A federal court issued an order Monday in the March for Life v. Burwell case that permanently forbids the Obama administration from enforcing its contraceptive mandate against the March for Life Education and Defense Fund or its employees.
It is the first order granted in favor of an organization opposed to the mandate for pro-life reasons based upon moral convictions rather than religion, according to the Alliance Defending Freedom (ADF), which represented the March for Life in the case.
The U.S. District Court for the District of Columbia said the Obama administration cannot force the March for Life or its employees to act contrary to their personal pro-life beliefs, drawing from the very exemption put forth by the administration.
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“If the purpose of the religious employer exemption is, as HHS states, to respect the anti-abortifacient tenets of an employment relationship,” the Court said, “then it makes no rational sense – indeed, no sense whatsoever to deny March for Life that same respect.”
“Pro-life organizations should not be forced into betraying the very values they were established to advance,” ADF Senior Legal Counsel Matt Bowman said in a statement. “This is especially true of March for Life, which was founded to uphold life, not to assist in taking it. The government has no right to demand that organizations provide health insurance plan options that explicitly contradict their mission.”
The leader of the annual pro-life march in the nation's capital praised the decision.
“We are delighted that the court has ruled in our favor on this crucially important case,” March for Life President Jeanne Mancini said in a statement. “The government should not be allowed to force organizations like the March for Life to have health insurance with drugs and devices that can cause an abortion.
“We didn't want to go to court but were backed into a corner and had no other options,” she said. “As an American today I am grateful for the balance of powers.”
Mancini said in an email release on the ruling that her organization expects the Obama administration to appeal the decision.
The Health and Human Services contraception mandate forces employers to provide insurance coverage for contraception and abortifacient drugs and devices without regard for the employers' moral convictions, with the threat of heavy IRS financial penalties for non-compliance.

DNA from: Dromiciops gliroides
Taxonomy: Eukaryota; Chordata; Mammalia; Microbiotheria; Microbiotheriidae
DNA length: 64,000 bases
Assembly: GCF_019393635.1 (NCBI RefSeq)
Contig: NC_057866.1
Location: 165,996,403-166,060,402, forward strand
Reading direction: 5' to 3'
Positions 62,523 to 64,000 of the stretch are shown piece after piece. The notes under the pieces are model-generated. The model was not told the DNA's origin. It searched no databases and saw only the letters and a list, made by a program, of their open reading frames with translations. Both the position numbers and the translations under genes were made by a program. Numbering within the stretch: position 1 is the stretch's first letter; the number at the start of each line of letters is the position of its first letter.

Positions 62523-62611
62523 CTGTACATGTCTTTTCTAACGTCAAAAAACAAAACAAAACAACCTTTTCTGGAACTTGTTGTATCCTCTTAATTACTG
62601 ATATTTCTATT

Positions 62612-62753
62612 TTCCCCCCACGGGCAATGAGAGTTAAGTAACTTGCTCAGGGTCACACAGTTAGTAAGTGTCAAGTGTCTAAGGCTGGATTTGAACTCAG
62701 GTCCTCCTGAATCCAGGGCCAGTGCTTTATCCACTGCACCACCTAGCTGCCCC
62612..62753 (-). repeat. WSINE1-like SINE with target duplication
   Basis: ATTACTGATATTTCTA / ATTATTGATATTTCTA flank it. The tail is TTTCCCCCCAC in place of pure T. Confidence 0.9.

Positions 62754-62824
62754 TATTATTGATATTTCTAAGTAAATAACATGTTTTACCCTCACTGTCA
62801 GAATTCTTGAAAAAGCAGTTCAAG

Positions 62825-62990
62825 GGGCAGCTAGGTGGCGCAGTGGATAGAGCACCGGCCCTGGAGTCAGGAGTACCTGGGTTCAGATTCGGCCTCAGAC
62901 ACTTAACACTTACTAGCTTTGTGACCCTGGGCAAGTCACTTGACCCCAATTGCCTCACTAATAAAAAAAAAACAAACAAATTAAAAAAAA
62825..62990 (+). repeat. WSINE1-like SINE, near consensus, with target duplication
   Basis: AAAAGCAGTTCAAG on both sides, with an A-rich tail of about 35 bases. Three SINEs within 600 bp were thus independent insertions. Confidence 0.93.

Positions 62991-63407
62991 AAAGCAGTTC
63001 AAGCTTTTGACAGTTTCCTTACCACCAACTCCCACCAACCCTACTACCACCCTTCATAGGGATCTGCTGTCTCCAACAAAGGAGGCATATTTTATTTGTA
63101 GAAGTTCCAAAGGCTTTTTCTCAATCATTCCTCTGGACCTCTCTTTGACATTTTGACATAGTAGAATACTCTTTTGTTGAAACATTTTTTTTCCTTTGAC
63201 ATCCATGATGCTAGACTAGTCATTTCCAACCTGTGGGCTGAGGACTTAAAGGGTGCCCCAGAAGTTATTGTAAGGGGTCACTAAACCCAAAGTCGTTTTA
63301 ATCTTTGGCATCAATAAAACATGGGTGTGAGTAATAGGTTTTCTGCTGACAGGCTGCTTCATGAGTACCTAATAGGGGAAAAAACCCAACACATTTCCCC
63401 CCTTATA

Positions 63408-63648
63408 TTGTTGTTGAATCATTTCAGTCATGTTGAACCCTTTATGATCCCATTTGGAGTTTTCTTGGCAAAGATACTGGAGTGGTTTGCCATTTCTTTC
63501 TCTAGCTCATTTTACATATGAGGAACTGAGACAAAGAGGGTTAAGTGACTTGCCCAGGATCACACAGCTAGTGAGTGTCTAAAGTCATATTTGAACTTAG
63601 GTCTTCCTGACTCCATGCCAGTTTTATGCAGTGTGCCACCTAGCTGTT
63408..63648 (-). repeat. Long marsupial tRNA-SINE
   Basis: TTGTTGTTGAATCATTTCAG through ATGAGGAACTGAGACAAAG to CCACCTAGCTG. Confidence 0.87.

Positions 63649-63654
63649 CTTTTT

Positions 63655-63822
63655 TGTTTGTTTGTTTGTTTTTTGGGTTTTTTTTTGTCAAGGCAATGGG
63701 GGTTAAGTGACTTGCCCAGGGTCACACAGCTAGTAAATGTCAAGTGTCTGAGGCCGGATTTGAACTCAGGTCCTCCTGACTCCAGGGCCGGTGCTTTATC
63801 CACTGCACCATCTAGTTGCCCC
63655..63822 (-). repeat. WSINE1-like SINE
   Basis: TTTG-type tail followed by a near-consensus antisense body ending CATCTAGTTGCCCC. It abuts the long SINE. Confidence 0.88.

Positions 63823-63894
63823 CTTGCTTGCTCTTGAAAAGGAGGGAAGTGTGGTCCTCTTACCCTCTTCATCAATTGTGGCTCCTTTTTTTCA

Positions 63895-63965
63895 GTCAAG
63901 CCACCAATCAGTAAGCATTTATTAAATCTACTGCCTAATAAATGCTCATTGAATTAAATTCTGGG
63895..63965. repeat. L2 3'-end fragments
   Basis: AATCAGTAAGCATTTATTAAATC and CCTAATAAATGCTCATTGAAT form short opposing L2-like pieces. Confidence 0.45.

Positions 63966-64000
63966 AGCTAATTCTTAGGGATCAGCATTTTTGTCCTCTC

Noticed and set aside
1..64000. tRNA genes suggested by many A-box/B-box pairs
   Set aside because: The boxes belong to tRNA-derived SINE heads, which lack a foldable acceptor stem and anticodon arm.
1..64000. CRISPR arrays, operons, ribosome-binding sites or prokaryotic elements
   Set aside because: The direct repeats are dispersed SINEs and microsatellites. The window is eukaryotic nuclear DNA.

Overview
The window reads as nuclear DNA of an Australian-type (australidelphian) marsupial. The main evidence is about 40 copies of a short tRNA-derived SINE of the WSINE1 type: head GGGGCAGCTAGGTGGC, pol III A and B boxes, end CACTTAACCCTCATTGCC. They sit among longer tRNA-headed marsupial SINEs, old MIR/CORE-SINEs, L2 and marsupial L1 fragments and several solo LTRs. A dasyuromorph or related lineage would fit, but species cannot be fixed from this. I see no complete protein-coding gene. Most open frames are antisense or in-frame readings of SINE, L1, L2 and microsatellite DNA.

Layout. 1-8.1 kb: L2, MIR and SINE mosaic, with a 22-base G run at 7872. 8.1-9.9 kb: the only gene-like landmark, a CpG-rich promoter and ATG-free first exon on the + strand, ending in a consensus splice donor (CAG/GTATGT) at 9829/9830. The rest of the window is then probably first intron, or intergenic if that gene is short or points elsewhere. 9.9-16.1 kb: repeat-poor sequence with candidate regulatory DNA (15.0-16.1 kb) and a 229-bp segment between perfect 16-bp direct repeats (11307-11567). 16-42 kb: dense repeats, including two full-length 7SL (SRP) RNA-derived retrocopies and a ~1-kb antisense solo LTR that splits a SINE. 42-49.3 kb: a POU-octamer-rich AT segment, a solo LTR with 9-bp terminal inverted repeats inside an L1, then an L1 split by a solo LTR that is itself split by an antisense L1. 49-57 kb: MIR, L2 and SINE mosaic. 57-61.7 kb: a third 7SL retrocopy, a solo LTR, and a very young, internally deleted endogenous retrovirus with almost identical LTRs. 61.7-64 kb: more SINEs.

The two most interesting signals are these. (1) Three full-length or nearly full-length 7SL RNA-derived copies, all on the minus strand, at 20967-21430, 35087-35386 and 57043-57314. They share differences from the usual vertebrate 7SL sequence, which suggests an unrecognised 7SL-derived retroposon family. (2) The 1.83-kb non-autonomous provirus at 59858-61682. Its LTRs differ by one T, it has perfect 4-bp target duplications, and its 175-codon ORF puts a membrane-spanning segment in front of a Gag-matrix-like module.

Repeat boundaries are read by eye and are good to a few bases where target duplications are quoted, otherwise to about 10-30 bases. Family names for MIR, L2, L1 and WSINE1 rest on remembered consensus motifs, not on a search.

The Obama administration released finalized rules in July on the controversial mandate – rules critics say expose religious orders to massive fines for following their conscience. They say as well that the rules ignore last year's Supreme Court Hobby Lobby decision.
The SCOTUS ruled last June in Burwell v. Hobby Lobby Stores Inc. that closely held corporations with religious objections cannot be compelled to furnish potentially abortion-inducing drugs to their employees.
The Tenth Circuit Court of Appeals in Colorado ruled in July that the Catholic religious order Little Sisters of the Poor must fund contraception and abortifacients with the rationale that the nuns do not qualify for the religious exemption because they employ and serve people without regard for their religion.
ADF prevailed against the Obama administration last September in Conestoga Wood Specialties v. Burwell, when the administration abandoned its appeal in the case and several others.
Another senior litigator for March for Life criticized the mandate while expressing hope that the D.C. decision will set a legal precedent.
“Americans should not be forced to choose between following their deepest convictions and submitting to unlawful and unnecessary government mandates,” stated ADF Senior Counsel Kevin Theriot. “We hope other courts that consider similar cases will issue their own orders upholding the right of pro-life organizations to be free from this type of government coercion.”